Mapping gender in the German research arena
A report conducted by Elsevier
Equality is part of quality in science. Making full use of the potential of both women and men maximizes the quantity and, more importantly, quality of research. Despite the policies and regulations implemented by the European Commission and within individual countries, there are prominent gaps between women and men in terms of the number of scientific researchers, decision-making positions held, and other aspects of career development such as informal networks of collaboration and access to funding.
This report provides evidence and analysis on potential gender gaps in research in Germany by linking data from Scopus®to data from a large online social networking service to identify the gender of German researchers in Scopus®author profiles.
The core findings
The number and proportion of female researchers in Germany is increasing. The number of female researchers in Germany increased from 43,728 in 2010 (28.2% of all gender-identified researchers in Germany) to 54,742 (30.9%) in 2014. However, among senior researchers – those with more than 10 years since their first publication, the share of female researchers is almost unchanged from 2010 to 2014.
Female researchers in Germany tend to be less productive than their male counterparts, and their publications have lower citation impact. The field-weighted citation impact (FWCI) of German female researchers is 1.68 in the period 2010-2014, significantly lower than that of German male researchers (1.75). We observe the same trends in research productivity: German female researchers produced on average 2.07 publications per year in the period 2010- 2014 and the corresponding number for their male counterparts was 2.34.
Disparities in publication productivity and citation impact between female and male researchers in Germany are smaller for more senior researchers. For German researchers who first published less than 5 years ago, the productivity of male researchers is 9.9% higher than that of female researchers. The percentage declines to 3.4% for senior researchers for whom more than 10 years have passed since their first publication. Similarly, for researchers who have been active less than 5 years, the FWCI of male researchers is 2.5% higher than that of female researchers. For researchers active for 10 or more years, the FWCI of male researchers is only 0.3% higher.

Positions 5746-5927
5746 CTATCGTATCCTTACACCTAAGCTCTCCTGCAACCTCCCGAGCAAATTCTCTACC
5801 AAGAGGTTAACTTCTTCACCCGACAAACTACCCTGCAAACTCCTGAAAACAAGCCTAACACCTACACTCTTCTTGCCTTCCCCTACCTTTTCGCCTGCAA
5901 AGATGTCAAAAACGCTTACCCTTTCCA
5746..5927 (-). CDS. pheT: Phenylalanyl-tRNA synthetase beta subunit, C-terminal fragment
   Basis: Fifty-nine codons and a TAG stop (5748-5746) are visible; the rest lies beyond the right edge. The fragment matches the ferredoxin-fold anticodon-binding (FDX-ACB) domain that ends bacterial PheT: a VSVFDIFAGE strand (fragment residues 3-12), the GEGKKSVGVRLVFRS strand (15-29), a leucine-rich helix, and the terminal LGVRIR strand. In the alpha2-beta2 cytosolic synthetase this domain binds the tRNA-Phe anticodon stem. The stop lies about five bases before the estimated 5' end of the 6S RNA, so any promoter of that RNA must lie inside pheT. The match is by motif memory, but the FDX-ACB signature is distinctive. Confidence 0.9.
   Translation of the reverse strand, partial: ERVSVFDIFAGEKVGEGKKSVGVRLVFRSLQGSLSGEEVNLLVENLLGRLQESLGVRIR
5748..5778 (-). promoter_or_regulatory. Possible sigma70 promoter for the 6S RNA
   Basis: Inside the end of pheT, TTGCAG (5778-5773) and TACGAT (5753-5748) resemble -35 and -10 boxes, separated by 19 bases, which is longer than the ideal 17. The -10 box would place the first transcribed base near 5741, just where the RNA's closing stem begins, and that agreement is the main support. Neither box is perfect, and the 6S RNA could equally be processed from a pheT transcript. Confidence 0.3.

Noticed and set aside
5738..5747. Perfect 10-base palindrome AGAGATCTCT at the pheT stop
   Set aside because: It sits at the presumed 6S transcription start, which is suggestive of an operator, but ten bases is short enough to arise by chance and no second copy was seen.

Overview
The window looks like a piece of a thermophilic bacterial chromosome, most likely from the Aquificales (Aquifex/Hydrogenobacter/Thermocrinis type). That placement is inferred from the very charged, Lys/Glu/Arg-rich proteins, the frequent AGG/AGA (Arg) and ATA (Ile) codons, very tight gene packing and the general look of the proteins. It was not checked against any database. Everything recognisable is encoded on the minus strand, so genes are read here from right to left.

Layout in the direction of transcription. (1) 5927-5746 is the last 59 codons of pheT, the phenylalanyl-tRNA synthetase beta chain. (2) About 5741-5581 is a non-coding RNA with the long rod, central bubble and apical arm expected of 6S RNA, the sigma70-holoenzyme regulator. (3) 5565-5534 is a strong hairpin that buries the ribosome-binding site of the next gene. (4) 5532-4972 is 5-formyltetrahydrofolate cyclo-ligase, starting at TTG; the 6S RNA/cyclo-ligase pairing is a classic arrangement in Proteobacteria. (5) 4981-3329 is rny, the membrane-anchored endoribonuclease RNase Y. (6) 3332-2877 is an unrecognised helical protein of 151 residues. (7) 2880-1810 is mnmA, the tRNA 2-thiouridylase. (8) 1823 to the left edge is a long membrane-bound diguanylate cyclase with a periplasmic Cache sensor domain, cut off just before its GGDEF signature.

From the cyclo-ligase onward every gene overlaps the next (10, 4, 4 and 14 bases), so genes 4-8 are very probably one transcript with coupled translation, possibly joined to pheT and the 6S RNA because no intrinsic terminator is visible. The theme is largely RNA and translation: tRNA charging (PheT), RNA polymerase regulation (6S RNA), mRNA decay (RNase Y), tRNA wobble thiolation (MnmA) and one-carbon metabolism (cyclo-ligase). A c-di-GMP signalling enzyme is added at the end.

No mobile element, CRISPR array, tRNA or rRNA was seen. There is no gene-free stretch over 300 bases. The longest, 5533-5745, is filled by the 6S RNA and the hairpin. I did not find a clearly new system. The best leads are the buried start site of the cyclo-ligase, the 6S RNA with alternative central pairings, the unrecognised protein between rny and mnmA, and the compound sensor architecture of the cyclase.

For Germany, female-only publications are the most internationally collaborative. Mixed-gender publications are more interdisciplinary but less internationally collaborative than mono-gender publications. Around 48.4% of German publications with only female or only male authors in the period 2010-2014 are international collaborations, and the corresponding number for the mixed-gender publications is only 37.6%. Female-only publications are the most internationally collaborative: 53.9% of these publications are international collaborations. In contrast, around 9.3% of the mixed-gender publications belong to the world’s top 10% most interdisciplinary research (IDR), whereas only 7.5% of the mono-gender publications do.
In subject areas with skewed gender ratios in favor of males, female researchers are more likely to focus on similar topics as their male counterparts. In contrast, in subject areas with more balanced gender distributions, women tend to focus on different topics.In Physics and Astronomy, a subject area with a traditionally skewed gender ratio in favor of males, female researchers tend to focus on similar topics of research as their male counterparts. In Biochemistry, Genetics and Molecular Biology, a subject area with a more balanced gender distribution, women and men focus on different topics. Women show a tendency to specialize in topics related to family and children, while men have a tendency to focus more on topics related to methodological development.